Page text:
Indeed, his curiosity about and engagement with cross-continental dialogue is relentless: there are further research trips to China, São Paulo and Mexico, all seeking insights that might inform the development of modern art in Sudan and create alliances and solidarities on a global level, many of them dedicated to fights against tyranny in whatever form it takes. That being said, in this narrative El-Salahi steps back from any overt analysis of the political messages inherent in his own work.
Back in Sudan, El-Salahi graduates from teaching art to increasingly bureaucratic governmental work: after a spell as a cultural attaché back in London, he is eventually appointed Undersecretary in the Ministry of Culture and Information in 1975. Soon after this, he is suddenly – and without trial – imprisoned for allegedly participating in an antigovernment coup. His incarceration lasts six months and eight days, during which time he isn’t allowed to write or draw. Nevertheless, he finds a way, drawing on fragments of food bags that he buries daily in the prison yard (never to be retrieved). Upon his release, this generates in turn a new way of working, by creating wholes from fragments. Having been reinstated in his former job as though nothing had happened, he nevertheless goes into self-exile in 1978 to work for the government of Qatar, until his activities there are curtailed by a sudden regime change. He now lives in Oxford, fully focused on his art. Yet on the basis of this engaging, acute and at times almost incredible account, it might be more accurate to say that little bits of him live everywhere, or that little bits of everywhere live in him.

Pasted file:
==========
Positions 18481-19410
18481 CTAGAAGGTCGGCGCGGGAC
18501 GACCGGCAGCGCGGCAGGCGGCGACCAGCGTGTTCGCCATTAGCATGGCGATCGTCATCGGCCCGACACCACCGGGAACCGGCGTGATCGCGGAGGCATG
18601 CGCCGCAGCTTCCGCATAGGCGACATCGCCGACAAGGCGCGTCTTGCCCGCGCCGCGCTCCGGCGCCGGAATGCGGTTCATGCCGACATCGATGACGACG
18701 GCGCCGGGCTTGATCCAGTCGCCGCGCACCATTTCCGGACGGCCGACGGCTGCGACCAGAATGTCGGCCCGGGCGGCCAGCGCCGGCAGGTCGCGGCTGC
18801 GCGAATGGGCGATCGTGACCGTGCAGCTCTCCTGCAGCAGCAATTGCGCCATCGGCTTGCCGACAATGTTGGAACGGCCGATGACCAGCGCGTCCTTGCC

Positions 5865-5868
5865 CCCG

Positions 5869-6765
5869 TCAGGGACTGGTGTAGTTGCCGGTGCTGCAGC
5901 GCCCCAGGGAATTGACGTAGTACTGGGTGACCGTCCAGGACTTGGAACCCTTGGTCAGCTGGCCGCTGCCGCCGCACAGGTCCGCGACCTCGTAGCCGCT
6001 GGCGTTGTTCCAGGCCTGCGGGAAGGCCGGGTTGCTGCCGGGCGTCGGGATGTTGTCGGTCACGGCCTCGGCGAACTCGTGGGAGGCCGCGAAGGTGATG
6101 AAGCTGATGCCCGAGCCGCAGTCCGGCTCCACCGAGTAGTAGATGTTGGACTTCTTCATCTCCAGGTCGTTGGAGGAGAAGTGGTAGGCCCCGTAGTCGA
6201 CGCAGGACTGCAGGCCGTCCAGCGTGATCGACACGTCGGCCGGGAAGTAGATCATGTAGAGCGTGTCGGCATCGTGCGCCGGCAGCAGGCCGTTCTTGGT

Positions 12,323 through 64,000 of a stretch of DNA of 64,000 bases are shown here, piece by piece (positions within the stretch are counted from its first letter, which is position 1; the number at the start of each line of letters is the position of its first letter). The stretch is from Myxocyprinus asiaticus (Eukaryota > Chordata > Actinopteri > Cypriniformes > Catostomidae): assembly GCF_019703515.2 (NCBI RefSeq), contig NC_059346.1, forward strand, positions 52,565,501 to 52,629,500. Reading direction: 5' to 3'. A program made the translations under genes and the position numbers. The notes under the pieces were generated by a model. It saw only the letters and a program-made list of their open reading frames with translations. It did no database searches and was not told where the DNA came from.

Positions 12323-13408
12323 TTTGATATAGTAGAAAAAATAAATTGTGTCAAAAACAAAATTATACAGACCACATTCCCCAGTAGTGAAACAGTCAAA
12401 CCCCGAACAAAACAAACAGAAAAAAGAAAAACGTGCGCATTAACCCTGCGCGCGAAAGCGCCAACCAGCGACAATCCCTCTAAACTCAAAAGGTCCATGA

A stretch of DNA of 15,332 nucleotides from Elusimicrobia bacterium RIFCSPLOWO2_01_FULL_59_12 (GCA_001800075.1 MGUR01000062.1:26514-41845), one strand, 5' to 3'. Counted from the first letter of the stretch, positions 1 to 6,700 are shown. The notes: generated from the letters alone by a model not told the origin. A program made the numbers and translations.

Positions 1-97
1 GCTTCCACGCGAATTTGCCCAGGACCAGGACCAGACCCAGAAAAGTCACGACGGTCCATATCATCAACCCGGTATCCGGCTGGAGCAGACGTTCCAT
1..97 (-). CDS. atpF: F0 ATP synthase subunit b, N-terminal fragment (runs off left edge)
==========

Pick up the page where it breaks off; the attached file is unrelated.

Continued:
At Home in the World: A Memoir by Ibrahim El-Salahi Skira Editore, £35 (hardcover)